After almost three months I’m returning to this blog to share with you another great use for your Kindle (or your e-book reader, as many of them probably have similar features). I’ve been using it recently to proofread the update of Thriving through Change. It’s a short book but, nevertheless, the thought of having to print three or four versions filled me with horror. At the same time, I can’t really read long documents on the computer, so the Kindle I suppose, is a handy compromise between the eye-unfriendly computer screen and the reliable paper. It’s easy to annotate documents in the old keyboard Kindle or in the new ones with a touchscreen. (I don’t recommend doing this if you have to use the 5-way controller to navigate your keyboard.)
(If you have recently purchased a Kindle, have a look at my earlier post Five Ways to Get the Most Out of Your Kindle.)
If you’re married to your Kindle and have to work from or on documents often, you should give this a try.
Sending Your Documents to Your Kindle
First of all, you’ll need to send your Word document to your Kindle. You can do this by e-mailing it to your Kindle e-mail address. (Did you know you have one?) Instead of summarising here how to do it, I’ll refer you to the Amazon help page.
I use this quite a lot when I want to proofread drafts of my books, to read through handbooks or training materials or to read scripts of plays I’m working on. I’m making a huge effort to reduce the amount of weight I carry in my hand bag and this is a really easy way to do so. It also means that you can always carry with you those documents you prefer to tackle when you have a moment here and there.
This is easy. If you have a Kindle with a 5-way, click the UP arrow and position the cursor where you want to start your highlight. Click on the middle of the key. Press the RIGHT arrow to highlight. Press the key again. Done.
If you have a Kindle with a touch-screen, this is even easier. Place your finger on the first word you want to highlight and press lightly. Drag your finger over the sentences you want to highlight. Let go and press on the Highlight option.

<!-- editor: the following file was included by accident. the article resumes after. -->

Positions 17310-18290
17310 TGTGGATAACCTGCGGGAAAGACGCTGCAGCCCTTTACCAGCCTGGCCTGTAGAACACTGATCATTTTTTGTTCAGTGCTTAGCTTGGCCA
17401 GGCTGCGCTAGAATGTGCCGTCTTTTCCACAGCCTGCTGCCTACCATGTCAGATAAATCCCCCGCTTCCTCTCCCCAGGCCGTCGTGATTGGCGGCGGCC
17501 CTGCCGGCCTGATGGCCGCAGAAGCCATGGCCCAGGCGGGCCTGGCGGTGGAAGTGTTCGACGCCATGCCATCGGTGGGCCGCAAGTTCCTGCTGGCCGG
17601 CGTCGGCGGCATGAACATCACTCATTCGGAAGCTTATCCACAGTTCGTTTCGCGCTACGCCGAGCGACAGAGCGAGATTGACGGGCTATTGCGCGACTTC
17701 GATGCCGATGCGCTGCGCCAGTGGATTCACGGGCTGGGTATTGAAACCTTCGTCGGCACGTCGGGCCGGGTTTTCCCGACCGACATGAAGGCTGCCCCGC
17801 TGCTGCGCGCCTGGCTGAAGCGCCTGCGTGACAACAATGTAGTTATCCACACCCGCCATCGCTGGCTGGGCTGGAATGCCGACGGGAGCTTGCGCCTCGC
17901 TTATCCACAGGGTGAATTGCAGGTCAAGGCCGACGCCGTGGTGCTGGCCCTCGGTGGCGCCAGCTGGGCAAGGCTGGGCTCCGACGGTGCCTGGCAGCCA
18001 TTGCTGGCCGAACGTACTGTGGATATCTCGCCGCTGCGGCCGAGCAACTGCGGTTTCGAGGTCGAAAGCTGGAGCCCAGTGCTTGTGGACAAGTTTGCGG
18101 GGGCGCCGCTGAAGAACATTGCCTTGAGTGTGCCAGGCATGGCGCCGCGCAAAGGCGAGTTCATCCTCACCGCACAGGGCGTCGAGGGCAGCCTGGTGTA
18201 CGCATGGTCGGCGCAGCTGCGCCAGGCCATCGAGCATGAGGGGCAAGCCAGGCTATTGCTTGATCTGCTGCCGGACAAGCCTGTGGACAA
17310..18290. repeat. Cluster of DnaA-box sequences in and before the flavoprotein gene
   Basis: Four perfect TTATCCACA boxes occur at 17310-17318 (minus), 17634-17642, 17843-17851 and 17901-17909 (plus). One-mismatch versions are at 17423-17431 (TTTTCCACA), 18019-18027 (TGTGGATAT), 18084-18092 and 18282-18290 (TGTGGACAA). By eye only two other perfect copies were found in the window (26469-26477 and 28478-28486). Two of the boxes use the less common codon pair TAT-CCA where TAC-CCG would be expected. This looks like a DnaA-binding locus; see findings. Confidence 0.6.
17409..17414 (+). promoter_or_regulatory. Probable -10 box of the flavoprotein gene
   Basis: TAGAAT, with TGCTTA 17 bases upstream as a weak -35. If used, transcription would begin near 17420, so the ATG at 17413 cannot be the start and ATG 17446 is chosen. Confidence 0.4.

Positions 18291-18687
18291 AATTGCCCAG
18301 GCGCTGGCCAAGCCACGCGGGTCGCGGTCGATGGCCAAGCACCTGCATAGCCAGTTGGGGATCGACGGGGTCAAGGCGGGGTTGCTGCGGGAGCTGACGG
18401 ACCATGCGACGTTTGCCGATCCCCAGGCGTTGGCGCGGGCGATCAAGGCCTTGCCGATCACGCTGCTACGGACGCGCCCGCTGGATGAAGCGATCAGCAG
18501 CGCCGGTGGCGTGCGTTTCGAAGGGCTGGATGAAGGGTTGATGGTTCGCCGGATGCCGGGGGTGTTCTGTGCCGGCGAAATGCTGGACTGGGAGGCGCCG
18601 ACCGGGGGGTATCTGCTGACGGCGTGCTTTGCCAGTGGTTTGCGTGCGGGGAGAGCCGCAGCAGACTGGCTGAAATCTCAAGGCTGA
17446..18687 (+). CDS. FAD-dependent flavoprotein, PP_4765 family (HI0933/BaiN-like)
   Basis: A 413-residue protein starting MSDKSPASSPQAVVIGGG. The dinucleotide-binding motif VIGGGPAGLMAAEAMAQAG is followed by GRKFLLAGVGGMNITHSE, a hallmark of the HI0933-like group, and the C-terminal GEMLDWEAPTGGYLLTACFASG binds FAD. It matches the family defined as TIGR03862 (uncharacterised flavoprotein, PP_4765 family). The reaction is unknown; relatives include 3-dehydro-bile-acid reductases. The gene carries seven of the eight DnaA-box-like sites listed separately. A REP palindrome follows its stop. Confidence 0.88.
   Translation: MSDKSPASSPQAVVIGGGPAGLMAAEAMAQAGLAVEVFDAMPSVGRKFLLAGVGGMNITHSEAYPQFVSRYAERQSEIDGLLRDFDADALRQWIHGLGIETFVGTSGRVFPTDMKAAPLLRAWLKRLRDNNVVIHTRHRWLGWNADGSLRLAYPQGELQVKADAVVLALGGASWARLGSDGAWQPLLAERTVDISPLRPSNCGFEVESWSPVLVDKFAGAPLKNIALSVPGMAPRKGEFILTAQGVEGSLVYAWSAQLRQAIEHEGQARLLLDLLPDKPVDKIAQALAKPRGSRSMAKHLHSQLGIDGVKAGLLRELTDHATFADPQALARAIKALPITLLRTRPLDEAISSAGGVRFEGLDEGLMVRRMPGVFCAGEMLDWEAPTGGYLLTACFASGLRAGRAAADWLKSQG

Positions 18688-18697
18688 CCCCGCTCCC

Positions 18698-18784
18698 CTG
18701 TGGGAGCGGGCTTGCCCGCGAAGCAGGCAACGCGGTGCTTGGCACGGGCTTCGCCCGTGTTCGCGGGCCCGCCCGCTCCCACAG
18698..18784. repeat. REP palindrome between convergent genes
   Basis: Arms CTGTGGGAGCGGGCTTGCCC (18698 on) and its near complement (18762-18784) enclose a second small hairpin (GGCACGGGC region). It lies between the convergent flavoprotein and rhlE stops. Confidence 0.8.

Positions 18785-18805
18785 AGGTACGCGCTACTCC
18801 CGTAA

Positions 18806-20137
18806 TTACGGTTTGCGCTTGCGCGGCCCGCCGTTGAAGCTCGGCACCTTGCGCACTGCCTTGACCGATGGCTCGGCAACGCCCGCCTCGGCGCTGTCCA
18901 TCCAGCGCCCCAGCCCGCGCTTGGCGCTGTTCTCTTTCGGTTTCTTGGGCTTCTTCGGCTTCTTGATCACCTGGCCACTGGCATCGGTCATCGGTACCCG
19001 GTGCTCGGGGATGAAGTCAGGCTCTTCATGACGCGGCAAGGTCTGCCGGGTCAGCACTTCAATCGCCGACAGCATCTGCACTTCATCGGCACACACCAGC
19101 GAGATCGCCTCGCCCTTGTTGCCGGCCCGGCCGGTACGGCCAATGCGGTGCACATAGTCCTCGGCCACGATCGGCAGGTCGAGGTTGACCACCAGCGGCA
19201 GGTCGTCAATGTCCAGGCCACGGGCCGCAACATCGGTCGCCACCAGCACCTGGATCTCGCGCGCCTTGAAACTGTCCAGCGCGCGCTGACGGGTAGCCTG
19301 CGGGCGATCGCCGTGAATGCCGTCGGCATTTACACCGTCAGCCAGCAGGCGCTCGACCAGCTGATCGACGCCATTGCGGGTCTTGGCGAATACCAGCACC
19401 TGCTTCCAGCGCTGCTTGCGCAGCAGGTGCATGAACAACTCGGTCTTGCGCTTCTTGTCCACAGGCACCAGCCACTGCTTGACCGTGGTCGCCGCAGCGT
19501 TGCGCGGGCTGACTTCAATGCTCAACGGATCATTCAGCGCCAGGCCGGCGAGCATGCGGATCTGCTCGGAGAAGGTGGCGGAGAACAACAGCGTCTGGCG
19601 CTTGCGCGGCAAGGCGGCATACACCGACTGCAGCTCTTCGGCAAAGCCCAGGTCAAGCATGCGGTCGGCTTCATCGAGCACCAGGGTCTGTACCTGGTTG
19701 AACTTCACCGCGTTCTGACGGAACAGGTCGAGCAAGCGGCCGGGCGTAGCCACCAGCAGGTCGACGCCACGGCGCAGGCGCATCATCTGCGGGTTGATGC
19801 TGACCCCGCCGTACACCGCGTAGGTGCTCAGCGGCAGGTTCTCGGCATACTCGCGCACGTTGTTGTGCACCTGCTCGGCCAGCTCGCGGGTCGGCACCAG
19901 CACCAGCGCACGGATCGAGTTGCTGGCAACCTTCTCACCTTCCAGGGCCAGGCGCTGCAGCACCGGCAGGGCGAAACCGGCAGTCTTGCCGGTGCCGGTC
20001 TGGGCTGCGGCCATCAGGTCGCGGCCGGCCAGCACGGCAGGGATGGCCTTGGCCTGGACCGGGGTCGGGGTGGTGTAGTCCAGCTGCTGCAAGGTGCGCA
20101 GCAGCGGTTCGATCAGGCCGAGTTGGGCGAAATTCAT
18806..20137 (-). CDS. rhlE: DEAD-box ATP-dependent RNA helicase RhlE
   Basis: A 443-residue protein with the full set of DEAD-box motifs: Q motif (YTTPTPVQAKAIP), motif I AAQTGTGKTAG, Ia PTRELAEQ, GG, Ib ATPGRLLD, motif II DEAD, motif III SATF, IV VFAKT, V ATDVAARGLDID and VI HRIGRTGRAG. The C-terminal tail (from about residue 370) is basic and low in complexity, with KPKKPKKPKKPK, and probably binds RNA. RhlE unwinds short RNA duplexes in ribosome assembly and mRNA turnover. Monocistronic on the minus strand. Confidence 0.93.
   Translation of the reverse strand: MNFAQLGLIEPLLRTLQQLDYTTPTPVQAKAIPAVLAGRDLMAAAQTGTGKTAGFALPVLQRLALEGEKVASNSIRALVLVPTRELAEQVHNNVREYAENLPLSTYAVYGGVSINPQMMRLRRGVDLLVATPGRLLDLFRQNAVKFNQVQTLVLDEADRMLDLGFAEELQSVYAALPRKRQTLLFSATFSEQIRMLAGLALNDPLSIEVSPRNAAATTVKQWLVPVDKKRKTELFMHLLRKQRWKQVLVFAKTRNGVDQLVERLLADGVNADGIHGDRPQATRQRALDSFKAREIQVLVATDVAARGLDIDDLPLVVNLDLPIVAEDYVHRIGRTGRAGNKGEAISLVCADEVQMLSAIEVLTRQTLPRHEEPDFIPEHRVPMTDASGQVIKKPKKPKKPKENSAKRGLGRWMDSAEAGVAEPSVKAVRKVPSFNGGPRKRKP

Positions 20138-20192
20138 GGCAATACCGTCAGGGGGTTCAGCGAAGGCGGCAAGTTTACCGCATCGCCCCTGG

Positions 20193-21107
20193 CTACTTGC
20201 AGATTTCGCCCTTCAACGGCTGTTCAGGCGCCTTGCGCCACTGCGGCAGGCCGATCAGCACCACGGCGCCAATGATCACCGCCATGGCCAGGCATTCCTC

Remember that all these highlights get recorded in your My Clippings file. You can also access (and even share, oh the joy!) your highlights online through https://kindle.amazon.com/your_highlights . This is great if you’re doing research or if you want to share a quote from one of the many books you’re reading.
When I’m correcting a manuscript, I usually use this for grammar or spelling or other things where I know a quick glance will do to realise what needs changing.
Just like when you’re correcting documents on paper, you can make notes on the Kindle. It’s not as fast as scribbling something down with a pen, but the convenience of not dealing with lots of pieces of paper during and after the proofreading process makes the extra effort worth it.
On the Kindle with a touch-screen, start highlighting a passage and you will be presented with the option to Add a Note. If you only highlight one word, where you want your note to be, then you will need to go through pressing More, to find the Add Note option. From memory, I seem to remember that to make a note on your Kindle Keyboard you just need to place your cursor in the “book space” by clicking on the UP part of your 5-way and then start typing. (My Kindle Keyboard, which I loved despite its very old-fashioned look, died on me. It was out of guarantee and Amazon offered me a Paperwhite at a discount price. I do miss my old Kindle but with my new one, I can read in places with dim light!)
Your notes are then numbered and you can access them by pressing on the allocated number, which sits inside a small square. Beautiful.
Making Your Corrections: From Screen to Screen
This is where you can really feel the benefit. Instead of having tens of pages lying next to your computer, you can just place your Kindle in a convenient “reading place” and get cracking.
And now for a word from our sponsors…
Thriving through Change at Work: leading yourself and others through change has been updated to include sections on how to help your team through those uncomfortable transitions.
The focus is still on helping YOU to make the best out of change by being aware of how you react to it emotionally, cognitively and physically.
The book is a light read with plenty of advice backed up by well-known research and models.
At present it’s only available on the Kindle, but if the content sounds useful, do visit the blog Leadership through Change.
(This second edition is available at a promotional price until 19 Aug 2013.)